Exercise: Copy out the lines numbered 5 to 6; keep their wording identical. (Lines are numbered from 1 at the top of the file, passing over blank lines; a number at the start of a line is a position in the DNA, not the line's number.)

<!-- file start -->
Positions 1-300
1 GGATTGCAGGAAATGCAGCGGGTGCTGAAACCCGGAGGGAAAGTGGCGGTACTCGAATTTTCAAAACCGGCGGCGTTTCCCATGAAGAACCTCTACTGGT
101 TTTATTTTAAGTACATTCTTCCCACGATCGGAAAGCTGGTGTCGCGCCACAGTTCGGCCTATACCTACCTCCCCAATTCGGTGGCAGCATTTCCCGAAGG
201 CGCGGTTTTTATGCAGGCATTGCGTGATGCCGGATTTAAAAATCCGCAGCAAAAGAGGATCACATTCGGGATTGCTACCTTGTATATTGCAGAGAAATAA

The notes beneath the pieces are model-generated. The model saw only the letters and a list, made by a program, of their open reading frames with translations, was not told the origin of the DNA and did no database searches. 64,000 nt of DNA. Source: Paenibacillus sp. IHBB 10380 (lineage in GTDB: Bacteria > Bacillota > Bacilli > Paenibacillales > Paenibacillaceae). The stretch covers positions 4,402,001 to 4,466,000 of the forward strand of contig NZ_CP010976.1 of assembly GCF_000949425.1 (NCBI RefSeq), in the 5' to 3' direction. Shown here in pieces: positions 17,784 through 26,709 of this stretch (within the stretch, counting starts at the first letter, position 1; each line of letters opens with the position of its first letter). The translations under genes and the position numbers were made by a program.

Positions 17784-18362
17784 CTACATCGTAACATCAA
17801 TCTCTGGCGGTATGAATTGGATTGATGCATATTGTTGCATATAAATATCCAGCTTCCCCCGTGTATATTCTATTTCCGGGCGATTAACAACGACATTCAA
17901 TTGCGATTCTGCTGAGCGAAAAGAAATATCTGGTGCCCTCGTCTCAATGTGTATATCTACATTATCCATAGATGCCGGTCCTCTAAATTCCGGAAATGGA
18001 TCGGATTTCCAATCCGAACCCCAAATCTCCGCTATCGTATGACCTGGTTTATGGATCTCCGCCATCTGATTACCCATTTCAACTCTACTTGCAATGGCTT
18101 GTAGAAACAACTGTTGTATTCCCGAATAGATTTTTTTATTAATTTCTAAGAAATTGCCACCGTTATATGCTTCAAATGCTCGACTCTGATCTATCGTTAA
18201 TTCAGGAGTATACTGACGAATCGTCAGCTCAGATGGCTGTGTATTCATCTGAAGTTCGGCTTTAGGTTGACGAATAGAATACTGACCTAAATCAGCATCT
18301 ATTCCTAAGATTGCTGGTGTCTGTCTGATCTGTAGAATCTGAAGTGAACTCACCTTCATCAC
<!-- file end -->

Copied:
The notes beneath the pieces are model-generated. The model saw only the letters and a list, made by a program, of their open reading frames with translations, was not told the origin of the DNA and did no database searches. 64,000 nt of DNA. Source: Paenibacillus sp. IHBB 10380 (lineage in GTDB: Bacteria > Bacillota > Bacilli > Paenibacillales > Paenibacillaceae). The stretch covers positions 4,402,001 to 4,466,000 of the forward strand of contig NZ_CP010976.1 of assembly GCF_000949425.1 (NCBI RefSeq), in the 5' to 3' direction. Shown here in pieces: positions 17,784 through 26,709 of this stretch (within the stretch, counting starts at the first letter, position 1; each line of letters opens with the position of its first letter). The translations under genes and the position numbers were made by a program.

Positions 17784-18362